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Patrick Spooner

I have mentioned before the instantaneous reversal of parity by the left and their docile, obedient followers (journalists and "educationists" mainly) when the iron curtain was dropped and the Soviet Union was, at last, revealed in its full glory.

Finally the left was forced to admit that it really was what critics of socialism had been saying it had been for decades: a gigantic charnel house coffin, reeking with slave labor camps and death camps, in which the people had been kept in a state of terror, poverty, and miserable, drab, slavery for seven decades. ( Of course the left knew this; but, to them, the preservation of the socialist myth was more important than the freedom and lives of 300 million people, so they stayed absolutely silent until the revelations of 1989/90).

But when their faces were, at last, rubbed in the dried blood of tens of millions of victims, they immediately began referring to those who wanted to largely abandon socialism and introduce some economic freedom as the 'left', and those who wished to retain socialism as the "right".

Martin Gardner, the American philosopher long beloved for his Mathematical Games column in Scientific American, once wrote a book called The Ambidextrous Universe about left and right, and the phenomenon of parity reversal. Perhaps he should publish a new edition, and mention this as an example: it is certainly as bizarre as anything else he mentioned in the book.

Another example of the abuse of language by the left which I think I have mentioned is the description of Pol Pot as a "capitalist", once the truth had finally been revealed to the left (everybody else knew what was happening only weeks after Pol Pot seized power; it was not leftist media darling John Pilger that revealed the truth to the world, but the Cambodian people themselves.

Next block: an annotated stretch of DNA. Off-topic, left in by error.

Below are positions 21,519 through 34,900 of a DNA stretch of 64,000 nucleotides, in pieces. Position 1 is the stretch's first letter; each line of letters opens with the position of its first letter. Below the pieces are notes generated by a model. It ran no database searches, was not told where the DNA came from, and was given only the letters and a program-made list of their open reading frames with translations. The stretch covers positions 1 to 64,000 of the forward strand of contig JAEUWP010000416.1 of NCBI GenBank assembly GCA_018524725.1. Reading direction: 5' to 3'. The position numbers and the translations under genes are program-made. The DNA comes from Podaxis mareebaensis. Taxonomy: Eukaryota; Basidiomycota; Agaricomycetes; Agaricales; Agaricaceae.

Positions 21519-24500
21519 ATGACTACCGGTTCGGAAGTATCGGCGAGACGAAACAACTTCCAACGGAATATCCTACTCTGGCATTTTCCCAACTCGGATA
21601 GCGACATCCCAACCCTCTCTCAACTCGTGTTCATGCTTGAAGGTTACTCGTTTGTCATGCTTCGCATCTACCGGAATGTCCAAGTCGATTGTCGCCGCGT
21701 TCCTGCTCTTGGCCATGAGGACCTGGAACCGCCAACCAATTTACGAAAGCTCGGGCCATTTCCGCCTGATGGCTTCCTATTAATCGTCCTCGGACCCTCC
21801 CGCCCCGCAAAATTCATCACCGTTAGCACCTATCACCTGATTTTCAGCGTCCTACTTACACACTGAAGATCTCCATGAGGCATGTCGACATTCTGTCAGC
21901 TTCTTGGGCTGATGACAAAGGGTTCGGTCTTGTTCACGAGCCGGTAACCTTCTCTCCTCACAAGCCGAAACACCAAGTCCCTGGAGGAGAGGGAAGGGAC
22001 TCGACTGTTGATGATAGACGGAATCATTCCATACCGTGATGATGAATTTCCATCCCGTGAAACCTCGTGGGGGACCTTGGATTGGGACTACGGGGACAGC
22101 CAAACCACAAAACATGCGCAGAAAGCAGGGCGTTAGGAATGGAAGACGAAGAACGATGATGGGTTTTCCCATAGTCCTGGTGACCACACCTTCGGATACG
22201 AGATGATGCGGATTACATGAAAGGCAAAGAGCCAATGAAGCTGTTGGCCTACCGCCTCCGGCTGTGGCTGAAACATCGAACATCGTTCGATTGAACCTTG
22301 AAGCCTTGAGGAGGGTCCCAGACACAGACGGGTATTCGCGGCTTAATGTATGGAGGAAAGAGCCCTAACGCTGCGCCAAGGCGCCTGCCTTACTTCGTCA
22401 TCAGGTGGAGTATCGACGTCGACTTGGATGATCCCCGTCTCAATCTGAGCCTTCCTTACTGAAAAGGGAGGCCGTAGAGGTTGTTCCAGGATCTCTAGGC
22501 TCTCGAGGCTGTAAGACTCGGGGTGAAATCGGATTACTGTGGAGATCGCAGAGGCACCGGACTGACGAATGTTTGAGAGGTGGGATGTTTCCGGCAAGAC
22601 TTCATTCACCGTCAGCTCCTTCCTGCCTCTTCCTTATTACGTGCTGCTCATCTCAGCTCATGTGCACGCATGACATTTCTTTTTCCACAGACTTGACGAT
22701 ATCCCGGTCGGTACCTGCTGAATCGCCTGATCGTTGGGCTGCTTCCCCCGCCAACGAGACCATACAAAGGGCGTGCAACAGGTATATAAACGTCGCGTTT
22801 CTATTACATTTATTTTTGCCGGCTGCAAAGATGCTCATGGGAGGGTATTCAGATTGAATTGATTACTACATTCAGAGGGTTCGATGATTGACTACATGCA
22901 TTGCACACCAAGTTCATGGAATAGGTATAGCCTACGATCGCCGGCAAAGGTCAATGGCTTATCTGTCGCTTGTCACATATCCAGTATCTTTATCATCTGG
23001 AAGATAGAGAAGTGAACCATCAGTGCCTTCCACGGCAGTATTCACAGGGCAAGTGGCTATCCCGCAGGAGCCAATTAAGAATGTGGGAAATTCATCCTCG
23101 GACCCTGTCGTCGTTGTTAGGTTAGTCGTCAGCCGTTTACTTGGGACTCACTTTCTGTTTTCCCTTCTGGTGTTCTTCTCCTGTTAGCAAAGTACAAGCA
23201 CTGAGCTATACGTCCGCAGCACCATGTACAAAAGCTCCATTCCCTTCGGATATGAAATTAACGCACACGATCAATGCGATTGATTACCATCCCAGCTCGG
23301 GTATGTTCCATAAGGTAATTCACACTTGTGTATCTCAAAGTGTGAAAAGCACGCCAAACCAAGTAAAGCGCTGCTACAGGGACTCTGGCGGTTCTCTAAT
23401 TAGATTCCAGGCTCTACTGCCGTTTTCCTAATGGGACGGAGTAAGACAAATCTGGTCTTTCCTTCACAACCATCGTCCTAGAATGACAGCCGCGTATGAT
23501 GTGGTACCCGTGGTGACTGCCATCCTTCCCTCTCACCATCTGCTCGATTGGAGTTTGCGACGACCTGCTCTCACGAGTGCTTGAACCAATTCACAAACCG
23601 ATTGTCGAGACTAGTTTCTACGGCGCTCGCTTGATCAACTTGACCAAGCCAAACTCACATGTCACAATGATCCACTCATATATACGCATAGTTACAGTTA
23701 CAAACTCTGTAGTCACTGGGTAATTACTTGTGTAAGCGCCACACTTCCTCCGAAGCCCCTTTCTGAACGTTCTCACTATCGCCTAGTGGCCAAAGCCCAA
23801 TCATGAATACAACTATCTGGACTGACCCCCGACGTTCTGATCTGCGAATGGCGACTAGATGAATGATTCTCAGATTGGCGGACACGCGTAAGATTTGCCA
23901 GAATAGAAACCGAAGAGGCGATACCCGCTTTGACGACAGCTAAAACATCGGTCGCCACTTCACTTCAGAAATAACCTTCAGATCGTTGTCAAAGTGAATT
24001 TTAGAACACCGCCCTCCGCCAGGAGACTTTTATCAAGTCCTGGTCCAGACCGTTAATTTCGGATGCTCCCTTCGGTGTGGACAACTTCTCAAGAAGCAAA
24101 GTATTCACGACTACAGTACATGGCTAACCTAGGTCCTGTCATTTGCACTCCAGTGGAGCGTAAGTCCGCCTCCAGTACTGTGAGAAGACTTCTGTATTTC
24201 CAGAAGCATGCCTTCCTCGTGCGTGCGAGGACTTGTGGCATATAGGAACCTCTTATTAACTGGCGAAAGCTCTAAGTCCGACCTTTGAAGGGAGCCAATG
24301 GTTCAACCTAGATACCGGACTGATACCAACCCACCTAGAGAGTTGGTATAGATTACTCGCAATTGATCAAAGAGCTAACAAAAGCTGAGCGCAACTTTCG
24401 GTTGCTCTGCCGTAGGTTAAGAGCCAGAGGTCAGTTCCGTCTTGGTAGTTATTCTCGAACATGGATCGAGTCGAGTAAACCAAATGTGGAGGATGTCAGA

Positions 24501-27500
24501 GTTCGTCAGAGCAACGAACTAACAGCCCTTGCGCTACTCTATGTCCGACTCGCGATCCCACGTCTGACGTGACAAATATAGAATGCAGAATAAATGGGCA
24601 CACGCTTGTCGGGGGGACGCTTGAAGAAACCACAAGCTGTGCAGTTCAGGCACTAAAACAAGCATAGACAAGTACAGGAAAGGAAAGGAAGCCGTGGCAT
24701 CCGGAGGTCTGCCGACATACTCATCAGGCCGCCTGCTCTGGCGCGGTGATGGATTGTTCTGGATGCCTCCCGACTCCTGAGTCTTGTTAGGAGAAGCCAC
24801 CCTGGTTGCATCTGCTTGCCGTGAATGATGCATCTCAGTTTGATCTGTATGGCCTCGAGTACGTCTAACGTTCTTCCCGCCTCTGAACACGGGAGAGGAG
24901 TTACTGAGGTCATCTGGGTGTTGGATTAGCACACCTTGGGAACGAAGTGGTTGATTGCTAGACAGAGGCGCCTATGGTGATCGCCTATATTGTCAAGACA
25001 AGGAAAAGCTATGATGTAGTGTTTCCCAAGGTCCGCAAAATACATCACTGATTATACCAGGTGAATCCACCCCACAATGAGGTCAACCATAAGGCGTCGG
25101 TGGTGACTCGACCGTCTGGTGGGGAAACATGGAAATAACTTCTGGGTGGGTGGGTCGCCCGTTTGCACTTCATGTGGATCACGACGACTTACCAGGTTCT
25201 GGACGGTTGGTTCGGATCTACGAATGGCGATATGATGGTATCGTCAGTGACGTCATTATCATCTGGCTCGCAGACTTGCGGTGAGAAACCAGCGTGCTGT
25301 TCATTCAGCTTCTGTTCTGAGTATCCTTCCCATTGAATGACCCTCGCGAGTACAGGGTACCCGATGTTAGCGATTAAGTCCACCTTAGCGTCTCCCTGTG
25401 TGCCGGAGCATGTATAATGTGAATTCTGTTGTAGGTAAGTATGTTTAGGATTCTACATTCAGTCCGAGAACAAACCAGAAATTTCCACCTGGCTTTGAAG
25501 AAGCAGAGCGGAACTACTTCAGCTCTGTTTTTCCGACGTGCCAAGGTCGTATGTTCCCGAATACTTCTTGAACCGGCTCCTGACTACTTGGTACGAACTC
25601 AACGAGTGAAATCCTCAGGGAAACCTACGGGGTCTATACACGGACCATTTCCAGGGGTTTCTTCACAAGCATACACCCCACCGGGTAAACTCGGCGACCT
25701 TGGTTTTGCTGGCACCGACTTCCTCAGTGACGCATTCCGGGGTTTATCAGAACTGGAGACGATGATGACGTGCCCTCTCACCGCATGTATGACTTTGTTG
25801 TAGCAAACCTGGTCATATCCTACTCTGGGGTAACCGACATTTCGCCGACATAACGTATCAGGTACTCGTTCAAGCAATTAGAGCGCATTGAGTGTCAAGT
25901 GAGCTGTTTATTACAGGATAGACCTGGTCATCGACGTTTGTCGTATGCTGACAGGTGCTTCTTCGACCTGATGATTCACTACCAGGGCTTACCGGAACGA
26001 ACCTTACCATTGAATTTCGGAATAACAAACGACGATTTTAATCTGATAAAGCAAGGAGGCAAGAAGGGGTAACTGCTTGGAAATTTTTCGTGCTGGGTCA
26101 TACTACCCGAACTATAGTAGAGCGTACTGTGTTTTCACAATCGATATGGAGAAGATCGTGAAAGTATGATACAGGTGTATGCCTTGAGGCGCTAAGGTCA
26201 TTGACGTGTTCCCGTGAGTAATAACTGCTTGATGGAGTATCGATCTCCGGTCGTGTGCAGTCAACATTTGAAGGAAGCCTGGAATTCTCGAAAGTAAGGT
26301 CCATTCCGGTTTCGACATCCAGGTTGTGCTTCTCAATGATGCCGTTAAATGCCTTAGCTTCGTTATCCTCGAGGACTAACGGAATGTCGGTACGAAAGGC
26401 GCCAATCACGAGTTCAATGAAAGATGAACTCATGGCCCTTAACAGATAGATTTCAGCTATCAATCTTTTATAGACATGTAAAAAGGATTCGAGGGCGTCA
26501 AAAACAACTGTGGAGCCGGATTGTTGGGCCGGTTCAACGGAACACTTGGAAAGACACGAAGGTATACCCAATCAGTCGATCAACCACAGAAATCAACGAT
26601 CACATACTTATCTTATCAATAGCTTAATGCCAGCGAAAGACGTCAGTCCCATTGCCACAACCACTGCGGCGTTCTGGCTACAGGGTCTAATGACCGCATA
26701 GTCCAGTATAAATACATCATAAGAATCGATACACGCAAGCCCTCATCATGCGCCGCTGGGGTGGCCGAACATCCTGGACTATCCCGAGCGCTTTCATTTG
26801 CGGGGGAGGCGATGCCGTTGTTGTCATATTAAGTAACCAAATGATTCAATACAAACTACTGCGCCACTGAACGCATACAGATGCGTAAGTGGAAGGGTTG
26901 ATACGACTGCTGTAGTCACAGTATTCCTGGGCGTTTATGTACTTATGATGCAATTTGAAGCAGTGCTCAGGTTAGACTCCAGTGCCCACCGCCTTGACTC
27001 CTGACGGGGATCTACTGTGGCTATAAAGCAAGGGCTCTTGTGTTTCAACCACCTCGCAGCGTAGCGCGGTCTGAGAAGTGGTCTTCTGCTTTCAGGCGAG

Millions of words of evidence of atrocities unspeakable even by Soviet or Nazi standards poured from the mouths of refugees, which the left chose to totally ignore, except to accuse these tragically affected people - most of them ordinary peasants - of being "landlords" or "gold hoarders").

To mention another case: those on the left commonly describe themselves as "progressive", implying that everybody else, especially those who believe in individual rights, are somehow backward. However, socialism is anything but a "progressive" philosophy; rather, it is very close to the feudalist societies of medieval Europe. The reader is recommended to Barbara Tuchman's The Distant Mirror. Here she gives a description of feudal society and its human relationships. The parallels with a socialist state or a modern, centrally directed, authoritarian welfare state, are striking.

The land-owning nobility were the equivalent of the government and its bureaucrats today. The church, supposedly pure and highly moral, but in fact hypocritical, venal, and totally opposed to human liberty, have, today, been replaced by the college and university: today's academics are the exact equivalent of the priests of feudal times. The nobility and the church saw themselves as the protectors of the poorest class, the serfs.

These earthly and spiritual rulers were so morally pure that, by their own lights, their whole lives were devoted to the interests of the poor, land-bound serf. And the most reviled and despised person in feudal society was, of course, the merchant. He was the equivalent of today's capitalist, and the rulers absolutely loathed him, and were constantly introducing new laws to fetter him.